SCOTT HUG received his BFA from the School of the Art Institute of Chicago and a Masters in communication design from Pratt Institute. In New York, Hug’s work has been featured at John Connelly Presents, Deitch Projects, White Box, D’Amelio Terras, Feature Inc., and Greene Naftali; gallerie du jour agnes b. in Paris; and Hiromi Yoshii Gallery in Tokyo. His work has been reviewed in the New York Times and has appeared in the New Art Examiner and Zingmagazine. In 2004, he was awarded a Rema Hort Mann grant.
Scott Hug’s work explores surface and consumption, investigating our obsession with media and our current dependency on technology. He is the founder of K48 (2000–2010)—a multi-media collaborative artist-run publication. More of his work can be seen at www.scotthug.com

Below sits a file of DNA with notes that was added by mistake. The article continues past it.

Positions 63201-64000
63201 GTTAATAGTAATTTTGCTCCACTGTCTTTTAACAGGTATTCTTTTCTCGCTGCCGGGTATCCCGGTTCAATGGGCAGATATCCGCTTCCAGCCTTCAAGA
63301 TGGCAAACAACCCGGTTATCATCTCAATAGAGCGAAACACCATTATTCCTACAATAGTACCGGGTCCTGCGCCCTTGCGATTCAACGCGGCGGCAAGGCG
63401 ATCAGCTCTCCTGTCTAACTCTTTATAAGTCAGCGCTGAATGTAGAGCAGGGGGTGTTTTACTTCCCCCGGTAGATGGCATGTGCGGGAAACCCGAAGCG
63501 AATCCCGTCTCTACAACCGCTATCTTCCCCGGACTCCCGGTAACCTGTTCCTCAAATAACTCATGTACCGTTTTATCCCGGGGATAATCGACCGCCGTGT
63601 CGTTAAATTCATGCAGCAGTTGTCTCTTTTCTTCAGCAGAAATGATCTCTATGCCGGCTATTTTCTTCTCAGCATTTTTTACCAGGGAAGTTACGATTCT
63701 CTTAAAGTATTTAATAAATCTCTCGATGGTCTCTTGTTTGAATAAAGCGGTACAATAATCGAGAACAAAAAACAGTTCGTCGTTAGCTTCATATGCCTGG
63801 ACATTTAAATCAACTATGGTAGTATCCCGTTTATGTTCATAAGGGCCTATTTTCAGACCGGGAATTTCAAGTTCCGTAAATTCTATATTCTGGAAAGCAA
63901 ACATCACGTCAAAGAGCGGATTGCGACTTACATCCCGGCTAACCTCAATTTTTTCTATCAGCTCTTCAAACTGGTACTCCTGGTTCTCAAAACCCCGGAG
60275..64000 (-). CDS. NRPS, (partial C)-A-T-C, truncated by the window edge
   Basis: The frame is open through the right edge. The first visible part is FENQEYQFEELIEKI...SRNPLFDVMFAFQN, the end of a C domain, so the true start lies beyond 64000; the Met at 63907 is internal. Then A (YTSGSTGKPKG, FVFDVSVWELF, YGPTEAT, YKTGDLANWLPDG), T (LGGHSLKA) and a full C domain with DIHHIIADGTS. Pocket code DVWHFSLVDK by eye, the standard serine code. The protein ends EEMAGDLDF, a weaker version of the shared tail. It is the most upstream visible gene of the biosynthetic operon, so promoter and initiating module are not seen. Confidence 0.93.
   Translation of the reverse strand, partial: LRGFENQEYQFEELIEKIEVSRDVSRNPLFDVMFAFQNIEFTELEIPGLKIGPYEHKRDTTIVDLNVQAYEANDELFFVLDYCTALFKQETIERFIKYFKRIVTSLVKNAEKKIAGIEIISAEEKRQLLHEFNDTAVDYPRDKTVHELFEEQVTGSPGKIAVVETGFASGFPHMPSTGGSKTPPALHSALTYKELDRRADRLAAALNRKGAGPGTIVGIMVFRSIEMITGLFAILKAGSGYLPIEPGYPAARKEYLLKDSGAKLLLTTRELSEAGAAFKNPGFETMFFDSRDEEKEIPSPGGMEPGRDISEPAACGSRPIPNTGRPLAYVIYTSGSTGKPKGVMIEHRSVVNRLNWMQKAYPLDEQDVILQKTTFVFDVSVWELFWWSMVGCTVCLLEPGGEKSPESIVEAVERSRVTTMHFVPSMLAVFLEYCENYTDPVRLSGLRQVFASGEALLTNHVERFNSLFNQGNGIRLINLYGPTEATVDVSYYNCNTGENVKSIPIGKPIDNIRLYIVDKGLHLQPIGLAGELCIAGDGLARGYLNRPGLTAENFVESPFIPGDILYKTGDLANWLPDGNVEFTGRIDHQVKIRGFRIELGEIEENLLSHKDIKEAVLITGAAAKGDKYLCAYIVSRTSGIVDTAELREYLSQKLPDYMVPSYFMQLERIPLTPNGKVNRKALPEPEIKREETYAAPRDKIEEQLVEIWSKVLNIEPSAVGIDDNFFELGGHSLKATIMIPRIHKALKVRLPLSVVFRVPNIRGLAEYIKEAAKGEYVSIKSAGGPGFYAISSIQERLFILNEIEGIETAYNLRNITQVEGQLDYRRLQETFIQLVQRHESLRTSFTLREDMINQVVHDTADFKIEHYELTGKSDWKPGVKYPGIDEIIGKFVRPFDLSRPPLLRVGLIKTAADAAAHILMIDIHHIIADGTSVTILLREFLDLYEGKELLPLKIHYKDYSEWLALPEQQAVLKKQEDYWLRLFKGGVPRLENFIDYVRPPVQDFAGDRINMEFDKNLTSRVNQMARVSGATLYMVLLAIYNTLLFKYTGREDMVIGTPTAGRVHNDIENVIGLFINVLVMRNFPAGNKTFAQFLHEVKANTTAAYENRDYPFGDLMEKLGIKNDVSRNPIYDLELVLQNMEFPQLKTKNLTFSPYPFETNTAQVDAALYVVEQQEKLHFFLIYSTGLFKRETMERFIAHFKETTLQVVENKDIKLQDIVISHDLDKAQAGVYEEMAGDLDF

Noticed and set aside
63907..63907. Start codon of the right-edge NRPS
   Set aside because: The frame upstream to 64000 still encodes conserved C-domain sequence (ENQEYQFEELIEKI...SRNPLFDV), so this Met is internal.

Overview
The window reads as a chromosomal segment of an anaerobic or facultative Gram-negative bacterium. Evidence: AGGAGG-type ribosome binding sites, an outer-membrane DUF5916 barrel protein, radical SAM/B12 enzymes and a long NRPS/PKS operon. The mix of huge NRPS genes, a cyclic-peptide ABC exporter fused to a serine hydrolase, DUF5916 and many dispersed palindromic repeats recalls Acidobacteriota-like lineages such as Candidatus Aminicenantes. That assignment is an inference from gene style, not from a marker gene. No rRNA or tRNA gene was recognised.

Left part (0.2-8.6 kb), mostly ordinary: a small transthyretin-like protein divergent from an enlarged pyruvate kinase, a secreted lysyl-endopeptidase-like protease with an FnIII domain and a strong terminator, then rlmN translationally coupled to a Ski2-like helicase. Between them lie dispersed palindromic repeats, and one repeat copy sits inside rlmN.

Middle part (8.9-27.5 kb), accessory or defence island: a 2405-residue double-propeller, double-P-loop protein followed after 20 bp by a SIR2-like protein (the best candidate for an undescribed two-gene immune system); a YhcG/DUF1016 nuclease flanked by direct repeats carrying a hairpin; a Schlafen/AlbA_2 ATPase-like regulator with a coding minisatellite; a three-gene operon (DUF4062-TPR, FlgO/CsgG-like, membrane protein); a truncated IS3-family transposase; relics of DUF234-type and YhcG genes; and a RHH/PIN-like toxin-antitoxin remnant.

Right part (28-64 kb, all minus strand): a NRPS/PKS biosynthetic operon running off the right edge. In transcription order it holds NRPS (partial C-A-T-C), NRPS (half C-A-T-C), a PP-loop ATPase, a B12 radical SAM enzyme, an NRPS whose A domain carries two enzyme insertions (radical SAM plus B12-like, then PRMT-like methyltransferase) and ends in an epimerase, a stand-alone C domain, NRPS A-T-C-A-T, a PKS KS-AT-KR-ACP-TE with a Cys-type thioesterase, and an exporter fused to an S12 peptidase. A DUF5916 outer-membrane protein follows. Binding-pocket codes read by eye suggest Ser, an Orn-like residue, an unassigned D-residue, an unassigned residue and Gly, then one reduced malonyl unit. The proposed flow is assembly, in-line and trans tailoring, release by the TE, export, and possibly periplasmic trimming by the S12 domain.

K48 is the quintessence of publication-as-synthesis, embracing music, fashion, art, and design as it disregards genre in the pursuit of an aesthetic of sensory overload. Its name evokes the inscrutable codes at the loose in the culture (on pharmaceuticals, automobiles, electronics, and weapons). Each Issue is a CD-size block, containing contributions from dozens of artists, friends and heros, often with a CD of music and videos. Youth Culture permeates the magazine, from the implicit demographic of its advertisements to the explicit youth of issue 3’s “Teenage Rebel.” Anarchy lies in the magazine’s tonal diversity, in its appropriation of styles and icons from the broader culture. The result is an idiosyncratic, collaborative parallel culture that blends naïve celebration with curious skepticism, a self-described “personal expressive Pop.” K48 exists, according to Hug, as an “act of generosity on everybody’s parts,” a hybrid even in its perpetuation. —Victor Brand, In Numbers: Serial Publications by Artists Since 1955, Andrew Roth and Phil Aarons, PPP Editions, 2010.